WSD: Can you tell me about sales projections?
ANDREW: With Chocolate Shop it will at least double. On the conservative side we’ll double our business this year as we keep embracing our distributors and they keep embracing the gatekeepers out there. I think once the gatekeepers are engaged then the consumers get engaged quickly. It’s something that is new and consumers want to try new things.
WSD: On another note, does Precept Wines have anything else on the horizon?
ANDREW: We’ve been consistent. Every year, for the last six years, we’ve made an acquisition. Do we have anything in the pipeline right now? Not as you and I speak, but does it mean that we’re not going to be opportunistic? Our acquisitions have been Northwest based. We’re based in Seattle and we’re in all three of the major areas of the Northwest. We know this area very well, so when those opportunities do arise we’ve been pretty proactive on them. If a good deal came along would we do it? Probably.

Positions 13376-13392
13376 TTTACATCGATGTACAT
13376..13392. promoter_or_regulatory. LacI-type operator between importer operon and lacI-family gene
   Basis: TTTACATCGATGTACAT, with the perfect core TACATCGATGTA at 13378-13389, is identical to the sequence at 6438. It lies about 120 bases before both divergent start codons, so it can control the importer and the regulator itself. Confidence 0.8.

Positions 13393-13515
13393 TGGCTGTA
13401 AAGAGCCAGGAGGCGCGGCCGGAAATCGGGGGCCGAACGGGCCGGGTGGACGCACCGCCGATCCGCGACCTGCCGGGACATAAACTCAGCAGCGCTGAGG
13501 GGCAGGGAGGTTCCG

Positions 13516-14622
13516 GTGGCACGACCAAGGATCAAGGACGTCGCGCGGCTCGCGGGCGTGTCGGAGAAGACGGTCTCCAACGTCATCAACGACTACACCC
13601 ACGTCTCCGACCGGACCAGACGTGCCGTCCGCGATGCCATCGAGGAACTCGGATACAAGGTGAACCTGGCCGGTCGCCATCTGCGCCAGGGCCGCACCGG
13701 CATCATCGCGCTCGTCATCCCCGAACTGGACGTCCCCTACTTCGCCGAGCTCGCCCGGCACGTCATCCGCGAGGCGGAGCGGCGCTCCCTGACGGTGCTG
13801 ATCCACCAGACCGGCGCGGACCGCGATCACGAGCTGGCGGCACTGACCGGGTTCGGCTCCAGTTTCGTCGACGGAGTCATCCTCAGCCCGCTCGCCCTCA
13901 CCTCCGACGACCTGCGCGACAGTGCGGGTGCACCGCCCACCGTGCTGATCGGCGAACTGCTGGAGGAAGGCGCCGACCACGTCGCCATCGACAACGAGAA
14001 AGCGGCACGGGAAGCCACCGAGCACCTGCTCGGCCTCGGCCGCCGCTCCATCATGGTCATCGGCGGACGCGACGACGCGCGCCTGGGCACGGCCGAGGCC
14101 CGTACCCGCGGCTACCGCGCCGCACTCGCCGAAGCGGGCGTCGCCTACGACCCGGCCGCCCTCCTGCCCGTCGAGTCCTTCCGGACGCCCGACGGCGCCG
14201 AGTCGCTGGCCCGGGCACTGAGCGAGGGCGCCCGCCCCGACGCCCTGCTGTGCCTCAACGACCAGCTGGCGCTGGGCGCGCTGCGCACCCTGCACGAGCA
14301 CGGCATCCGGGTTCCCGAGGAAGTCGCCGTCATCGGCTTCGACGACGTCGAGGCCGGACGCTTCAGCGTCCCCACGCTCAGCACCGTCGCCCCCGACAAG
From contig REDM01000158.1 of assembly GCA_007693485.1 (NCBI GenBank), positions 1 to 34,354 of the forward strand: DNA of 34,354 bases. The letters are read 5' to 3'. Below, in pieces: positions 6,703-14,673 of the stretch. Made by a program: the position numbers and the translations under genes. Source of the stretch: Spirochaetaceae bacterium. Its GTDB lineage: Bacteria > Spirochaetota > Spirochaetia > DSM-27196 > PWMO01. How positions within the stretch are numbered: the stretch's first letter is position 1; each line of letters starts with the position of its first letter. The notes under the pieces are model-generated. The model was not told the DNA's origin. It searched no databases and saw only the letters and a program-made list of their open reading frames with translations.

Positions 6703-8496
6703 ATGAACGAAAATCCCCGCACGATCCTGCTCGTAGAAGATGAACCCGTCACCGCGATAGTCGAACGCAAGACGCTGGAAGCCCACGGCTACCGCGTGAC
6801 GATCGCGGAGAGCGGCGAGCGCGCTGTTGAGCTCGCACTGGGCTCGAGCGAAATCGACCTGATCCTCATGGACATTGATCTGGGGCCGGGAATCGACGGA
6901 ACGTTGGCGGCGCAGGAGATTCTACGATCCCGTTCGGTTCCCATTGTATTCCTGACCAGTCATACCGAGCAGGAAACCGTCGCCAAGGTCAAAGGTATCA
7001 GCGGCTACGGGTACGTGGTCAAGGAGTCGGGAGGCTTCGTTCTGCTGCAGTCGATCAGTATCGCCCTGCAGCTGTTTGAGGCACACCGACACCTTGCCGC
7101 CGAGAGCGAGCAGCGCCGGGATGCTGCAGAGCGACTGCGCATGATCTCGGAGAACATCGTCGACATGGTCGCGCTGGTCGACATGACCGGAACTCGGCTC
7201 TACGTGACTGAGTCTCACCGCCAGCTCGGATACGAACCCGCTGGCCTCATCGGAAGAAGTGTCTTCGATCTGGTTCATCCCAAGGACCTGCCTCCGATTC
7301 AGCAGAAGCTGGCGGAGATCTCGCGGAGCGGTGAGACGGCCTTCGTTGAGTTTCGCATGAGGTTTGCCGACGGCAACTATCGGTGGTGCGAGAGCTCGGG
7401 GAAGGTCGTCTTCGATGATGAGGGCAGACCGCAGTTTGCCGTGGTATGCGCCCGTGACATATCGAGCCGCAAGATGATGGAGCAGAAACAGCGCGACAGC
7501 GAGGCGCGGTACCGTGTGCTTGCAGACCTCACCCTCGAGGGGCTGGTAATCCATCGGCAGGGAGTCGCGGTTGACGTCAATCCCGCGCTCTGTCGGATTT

In terms of organic growth, we have great brands, and from the acquisitions we’ve done and things we’ve created in house, we’re seeing real positive trend lines. We’re really bullish on what’s happening in the domestic market in terms of what we’re able to put out there and what our network is able to help execute.
WSD: What is your top selling wine over all?
ANDREW: Our top selling wine is a stand-alone wine called House Wine and it’s a red blend from the Columbia Valley. It’s got a fun black and white label that says House Wine on it, and it comes in a black and white package. That’s our number one selling item. I would say that we have the potential by the end of 2012 to have Chocolate Shop ascend to be our top selling single item. We kind of just shake our heads at how much the consumer has embraced it.
WSD: Thank you for your time.